7 tips on Marketing for Small Business Path to Recovery

All businesses: large, medium and small are experiencing the same issues of understanding how to maintain stability during these pandemic times. Creating a flexible strategic business plan now, rather than later, will give your business a positive position to handle the new way we conduct business because customer behaviors are changing.


Marketing Methodology
It’s time to reorganize your business operations. The following are several strategies to consider in your marketing plan. You might not have incorporated any of these before, or if you have, you probably haven’t adopted these in awhile. 

1- Staff and Public Safety
Now more than ever it is critical to implement a deep cleaning and sanitizing program at your business for your employees and customers to feel safe. Don’t rely on your staff to do the janitorial cleaning. They are not equipped to really understand how to clean your environment since that wasn’t their job description previously. For example, wiping down high touch surfaces such as doorknobs, handrails, light switches, desks, keyboards, etc. with the same disinfectant cloth on all these surfaces will spread the germs, bacteria and any viruses on those surfaces. If you think wiping down surface tops with a disinfectant, then drying it immediately kills the bacteria and germs, it will not. It’s important to leave those surfaces wet to dry themselves or keep the disinfectant on for at least 10 to 12 minutes. These two reasons alone are why it’s important to have a professional janitorial service do the deep cleaning.

2- Re-Marketing Your Business
It isn’t too early to begin developing a new marketing plan that identifies how your business will recover. Before jumping into a plan, start by answering these questions:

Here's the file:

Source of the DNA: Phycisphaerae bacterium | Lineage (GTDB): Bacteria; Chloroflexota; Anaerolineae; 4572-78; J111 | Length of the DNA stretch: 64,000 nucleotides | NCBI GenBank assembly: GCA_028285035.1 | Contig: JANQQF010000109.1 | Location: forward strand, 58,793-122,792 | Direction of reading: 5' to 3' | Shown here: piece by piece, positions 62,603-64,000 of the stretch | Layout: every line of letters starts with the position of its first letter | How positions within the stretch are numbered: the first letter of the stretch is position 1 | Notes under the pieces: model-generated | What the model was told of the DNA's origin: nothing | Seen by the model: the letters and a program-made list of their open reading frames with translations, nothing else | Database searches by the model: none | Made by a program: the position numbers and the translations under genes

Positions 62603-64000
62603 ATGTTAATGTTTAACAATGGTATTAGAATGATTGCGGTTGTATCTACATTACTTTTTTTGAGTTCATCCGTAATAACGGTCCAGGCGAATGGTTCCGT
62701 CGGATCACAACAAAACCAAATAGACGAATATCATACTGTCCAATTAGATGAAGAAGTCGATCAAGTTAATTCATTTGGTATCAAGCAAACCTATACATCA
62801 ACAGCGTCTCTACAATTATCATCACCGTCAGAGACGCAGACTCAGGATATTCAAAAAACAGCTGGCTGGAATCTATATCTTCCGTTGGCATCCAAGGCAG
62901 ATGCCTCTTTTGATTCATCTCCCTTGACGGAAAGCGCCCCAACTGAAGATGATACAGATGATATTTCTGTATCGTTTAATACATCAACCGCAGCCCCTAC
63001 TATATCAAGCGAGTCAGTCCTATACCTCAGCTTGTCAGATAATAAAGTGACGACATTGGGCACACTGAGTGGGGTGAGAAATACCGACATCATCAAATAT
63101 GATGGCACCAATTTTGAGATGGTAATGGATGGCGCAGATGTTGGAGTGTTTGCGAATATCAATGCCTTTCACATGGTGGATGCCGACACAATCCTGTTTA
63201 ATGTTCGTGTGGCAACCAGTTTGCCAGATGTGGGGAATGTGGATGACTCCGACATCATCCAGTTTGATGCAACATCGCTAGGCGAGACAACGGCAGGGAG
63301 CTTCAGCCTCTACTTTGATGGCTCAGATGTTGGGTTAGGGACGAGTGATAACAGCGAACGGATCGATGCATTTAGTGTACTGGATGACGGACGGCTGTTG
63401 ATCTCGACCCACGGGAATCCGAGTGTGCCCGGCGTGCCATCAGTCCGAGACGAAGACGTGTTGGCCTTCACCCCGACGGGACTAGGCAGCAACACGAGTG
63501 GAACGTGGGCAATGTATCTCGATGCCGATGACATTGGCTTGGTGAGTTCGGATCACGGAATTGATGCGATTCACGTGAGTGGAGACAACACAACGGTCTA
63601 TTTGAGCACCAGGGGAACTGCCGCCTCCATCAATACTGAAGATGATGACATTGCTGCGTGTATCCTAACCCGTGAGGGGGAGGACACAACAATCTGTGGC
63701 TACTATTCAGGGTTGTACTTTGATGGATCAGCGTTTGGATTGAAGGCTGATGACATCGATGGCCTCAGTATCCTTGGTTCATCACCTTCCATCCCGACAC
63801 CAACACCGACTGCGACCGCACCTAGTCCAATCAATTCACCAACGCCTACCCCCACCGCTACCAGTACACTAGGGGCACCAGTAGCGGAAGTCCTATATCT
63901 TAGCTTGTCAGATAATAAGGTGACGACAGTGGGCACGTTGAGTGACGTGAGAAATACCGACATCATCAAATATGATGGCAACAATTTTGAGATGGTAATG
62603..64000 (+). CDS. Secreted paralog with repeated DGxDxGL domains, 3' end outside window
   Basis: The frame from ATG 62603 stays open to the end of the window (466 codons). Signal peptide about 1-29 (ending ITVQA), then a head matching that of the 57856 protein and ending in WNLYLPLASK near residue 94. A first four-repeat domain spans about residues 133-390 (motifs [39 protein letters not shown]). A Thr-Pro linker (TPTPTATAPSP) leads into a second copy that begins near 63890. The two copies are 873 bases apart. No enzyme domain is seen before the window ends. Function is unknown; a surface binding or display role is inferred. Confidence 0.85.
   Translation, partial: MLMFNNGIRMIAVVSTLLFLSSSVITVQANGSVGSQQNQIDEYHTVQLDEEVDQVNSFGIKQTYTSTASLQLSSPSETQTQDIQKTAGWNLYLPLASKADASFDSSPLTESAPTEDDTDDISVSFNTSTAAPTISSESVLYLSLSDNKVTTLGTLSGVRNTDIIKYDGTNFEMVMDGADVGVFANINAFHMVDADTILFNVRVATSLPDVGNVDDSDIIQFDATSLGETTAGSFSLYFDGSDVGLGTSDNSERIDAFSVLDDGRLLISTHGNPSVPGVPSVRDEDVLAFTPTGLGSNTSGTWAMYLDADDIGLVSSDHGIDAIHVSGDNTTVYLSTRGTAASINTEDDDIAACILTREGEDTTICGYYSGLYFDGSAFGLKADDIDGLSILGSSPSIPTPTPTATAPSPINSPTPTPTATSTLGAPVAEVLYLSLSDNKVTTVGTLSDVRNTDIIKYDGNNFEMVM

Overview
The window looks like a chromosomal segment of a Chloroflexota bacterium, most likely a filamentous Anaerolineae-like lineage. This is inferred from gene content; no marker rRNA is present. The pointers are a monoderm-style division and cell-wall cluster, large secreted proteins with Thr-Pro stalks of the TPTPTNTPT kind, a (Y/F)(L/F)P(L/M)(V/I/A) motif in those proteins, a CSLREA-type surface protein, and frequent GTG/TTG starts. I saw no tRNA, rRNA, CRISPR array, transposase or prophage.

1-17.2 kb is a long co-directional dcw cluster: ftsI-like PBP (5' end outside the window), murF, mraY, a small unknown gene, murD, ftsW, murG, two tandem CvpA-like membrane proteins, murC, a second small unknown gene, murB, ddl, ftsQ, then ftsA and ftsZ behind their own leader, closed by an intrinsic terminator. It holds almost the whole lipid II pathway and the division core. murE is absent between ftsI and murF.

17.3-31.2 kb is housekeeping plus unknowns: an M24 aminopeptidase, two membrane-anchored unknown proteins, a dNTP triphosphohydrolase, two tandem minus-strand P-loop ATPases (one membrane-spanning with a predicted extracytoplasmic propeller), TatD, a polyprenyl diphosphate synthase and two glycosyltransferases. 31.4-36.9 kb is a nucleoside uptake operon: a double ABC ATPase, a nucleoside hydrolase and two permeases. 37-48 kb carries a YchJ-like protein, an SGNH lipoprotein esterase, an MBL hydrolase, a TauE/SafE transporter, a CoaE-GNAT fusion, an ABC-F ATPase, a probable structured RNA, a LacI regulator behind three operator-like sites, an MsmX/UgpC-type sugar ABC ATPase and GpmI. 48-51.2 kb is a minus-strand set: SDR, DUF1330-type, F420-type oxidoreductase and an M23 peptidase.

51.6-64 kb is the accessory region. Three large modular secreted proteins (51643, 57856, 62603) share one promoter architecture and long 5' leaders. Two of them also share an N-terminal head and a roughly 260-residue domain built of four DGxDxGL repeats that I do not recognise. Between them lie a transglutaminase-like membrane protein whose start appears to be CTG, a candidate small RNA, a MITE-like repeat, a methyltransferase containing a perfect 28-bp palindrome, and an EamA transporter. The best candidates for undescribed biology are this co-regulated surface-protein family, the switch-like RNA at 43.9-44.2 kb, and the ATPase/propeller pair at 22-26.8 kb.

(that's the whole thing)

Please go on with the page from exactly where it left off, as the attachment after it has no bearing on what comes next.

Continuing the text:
• What are your core products and ask if these are the most profitable and most popular in your business?
  • Who are your customers? Do you know their ages, buying habits, where they live, and the types of products/services they purchase on a regular basis?
  • If you have a brick ‘n mortar store with an online presence, or a physical location, have you promoted your place of business, i.e. through social media, Google Maps, outdoor, etc.?
  • Do you know which products/services are your highest profit margins? If so, have you promoted these to your customers prior to the pandemic, how?
  • Have you been using discounts to drive more business? Other than seasonal sales, do you use incentives during the off seasons?
  • Do you know your ATS (average transaction size) and the ATV (average transaction value) of your customers?
  • Have you incorporated other marketing strategies in the past, such as cross- merchandising, or tie-in promotions with non-competitive businesses?

These are only a few questions to help you better understand who you are and what position yourThink-Outside-the-Box

business fits into the market. Using this and other information, you can begin to develop a strategic marketing plan that separates you from your competition.

3- Retargeting
Mainly used in online paid ads (PPC), this is when you target consumers based on their previous actions. Done correctly you can customize your retargeting offers based on the website pages (including landing pages) your prospects have visited. Data studies show 45 percent of consumers will buy when retargeted. You can also apply this to customers who visited and purchased items at your retail business. Did you check to see what related products could be marketed to them? Did you explain how purchasing bundled items could save them money? Using a solid program mix with social media is what you need to do.